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Wilder vs Fury 2: Keys to Victory for Deontay Wilder

Joseph Herron Updated
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"The key to victory in the Heavyweight division is to win the jabbing contest" - Emanuel Steward

With just a little over two weeks until Deontay Wilder steps in the ring with fight nemesis Tyson Fury, both fighters are busy making their final preparations for their long-awaited battle in Las Vegas, Nevada.

Although the self-proclaimed Gypsy King has made the bold claim that he plans to knock-out his heavy-handed opponent from Alabama on February 22nd, most critics are predicting a repeat performance of their first meeting, which took place over a year ago. Throughout the entire first fight, Tyson moved beautifully and dictated the pace of the action from start to finish with his footwork, sporadic jab, and lots of upper body and head movement.

Despite being floored twice by Deontay, most ringside observers felt Fury dominated the action throughout the great majority of the twelve round contest and deserved to get a unanimous victory from the judges at ringside.

To counter the potential and likely gameplan, Wilder has been busy working on a sound strategy, which consists of effectively cutting off the ring, closing the distance and another element which could prove to be most crucial:

Establishing the jab.

During the entire first match, Wilder seemed to abandon the jab early and experienced great trouble setting up his hard right hand as a result.

A sporadic jab, in which a fighter mixes up speed, location, and torque, serves as a fighter's first line of defense and sets up his entire arsenal of punches to the body and head.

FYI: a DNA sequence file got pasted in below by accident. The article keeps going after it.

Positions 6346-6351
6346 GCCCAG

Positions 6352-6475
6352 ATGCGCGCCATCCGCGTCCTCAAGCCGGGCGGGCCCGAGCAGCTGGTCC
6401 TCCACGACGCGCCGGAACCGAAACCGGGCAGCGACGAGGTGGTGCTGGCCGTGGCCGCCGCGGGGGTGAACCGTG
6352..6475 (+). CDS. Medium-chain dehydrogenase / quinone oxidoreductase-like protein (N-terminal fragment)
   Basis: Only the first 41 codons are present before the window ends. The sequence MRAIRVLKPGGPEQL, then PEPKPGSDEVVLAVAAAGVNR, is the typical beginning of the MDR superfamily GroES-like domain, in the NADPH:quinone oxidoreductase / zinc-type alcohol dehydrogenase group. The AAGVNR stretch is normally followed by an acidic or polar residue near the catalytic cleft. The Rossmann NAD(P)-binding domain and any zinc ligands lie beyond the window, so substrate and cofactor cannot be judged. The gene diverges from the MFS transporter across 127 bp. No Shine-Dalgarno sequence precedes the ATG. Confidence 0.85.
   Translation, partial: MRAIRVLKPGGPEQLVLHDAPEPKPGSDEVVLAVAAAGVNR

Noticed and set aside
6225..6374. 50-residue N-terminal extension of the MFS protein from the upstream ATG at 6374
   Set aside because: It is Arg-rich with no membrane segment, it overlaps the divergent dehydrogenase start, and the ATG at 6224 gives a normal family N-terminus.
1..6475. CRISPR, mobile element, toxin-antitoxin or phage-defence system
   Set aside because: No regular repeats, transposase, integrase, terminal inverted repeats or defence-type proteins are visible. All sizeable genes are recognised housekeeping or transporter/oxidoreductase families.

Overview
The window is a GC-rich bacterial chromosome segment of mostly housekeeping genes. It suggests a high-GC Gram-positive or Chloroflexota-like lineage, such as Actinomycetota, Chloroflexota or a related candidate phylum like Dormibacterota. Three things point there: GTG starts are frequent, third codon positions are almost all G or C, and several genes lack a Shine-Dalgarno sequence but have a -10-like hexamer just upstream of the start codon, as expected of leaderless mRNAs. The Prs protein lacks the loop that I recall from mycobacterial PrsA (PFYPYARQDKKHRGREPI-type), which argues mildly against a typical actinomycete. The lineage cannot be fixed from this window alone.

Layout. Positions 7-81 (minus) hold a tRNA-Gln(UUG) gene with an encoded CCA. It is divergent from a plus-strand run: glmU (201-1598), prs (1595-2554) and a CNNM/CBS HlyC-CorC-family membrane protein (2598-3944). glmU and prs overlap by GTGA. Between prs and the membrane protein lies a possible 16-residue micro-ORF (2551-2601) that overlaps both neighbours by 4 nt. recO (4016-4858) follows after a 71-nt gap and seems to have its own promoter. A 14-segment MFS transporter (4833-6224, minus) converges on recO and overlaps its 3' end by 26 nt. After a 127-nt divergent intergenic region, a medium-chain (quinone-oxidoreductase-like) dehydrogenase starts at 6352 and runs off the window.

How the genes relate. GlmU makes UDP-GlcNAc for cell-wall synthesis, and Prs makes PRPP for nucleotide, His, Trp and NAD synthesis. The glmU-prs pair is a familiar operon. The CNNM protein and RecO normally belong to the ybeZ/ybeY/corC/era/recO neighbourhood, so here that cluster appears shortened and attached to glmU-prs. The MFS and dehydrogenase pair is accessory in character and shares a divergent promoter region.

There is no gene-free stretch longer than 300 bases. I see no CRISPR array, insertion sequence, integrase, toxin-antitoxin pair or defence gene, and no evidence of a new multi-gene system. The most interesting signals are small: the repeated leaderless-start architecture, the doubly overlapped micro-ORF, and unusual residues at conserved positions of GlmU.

As seen in the attached video, courtesy of FightHub TV, Deontay is viewed focusing on establishing the jab and limiting the movement of his fleet-footed opponent during the rematch. Even if Dee doesn't land his telephone pole left hand in the early to mid rounds, it's imperative that the current WBC champ continues throwing it...it's the only way to counter the effective left hand of his opponent while creating a diversion for his right-hand hammer.

Also, it's vital that Wilder does not elect to sit and wait for his opponent to let his hands go first.

Throughout the great majority of the first bout, Deontay failed to get off first and was consequently "frozen" from the disjunct and sporadic movement of Tyson Fury. As most came to realize in his title-winning effort against Wladimir Klitschko back in 2015, a fighter cannot wait on a crafty boxer-puncher like Fury if he hopes to be victorious.

To score a decisive victory in the highly anticipated rematch, Deontay must be aggressive, letting his hands go first, and not be fooled by the consistent feints and flinching motion of his opponent.

If the undefeated WBC champ can effectively cut off the ring, close the distance while working behind a busy and sporadic jab, Deontay Wilder should be able to eventually catch the Gypsy King and stop the lineal champ within the scheduled twelve round distance.

 
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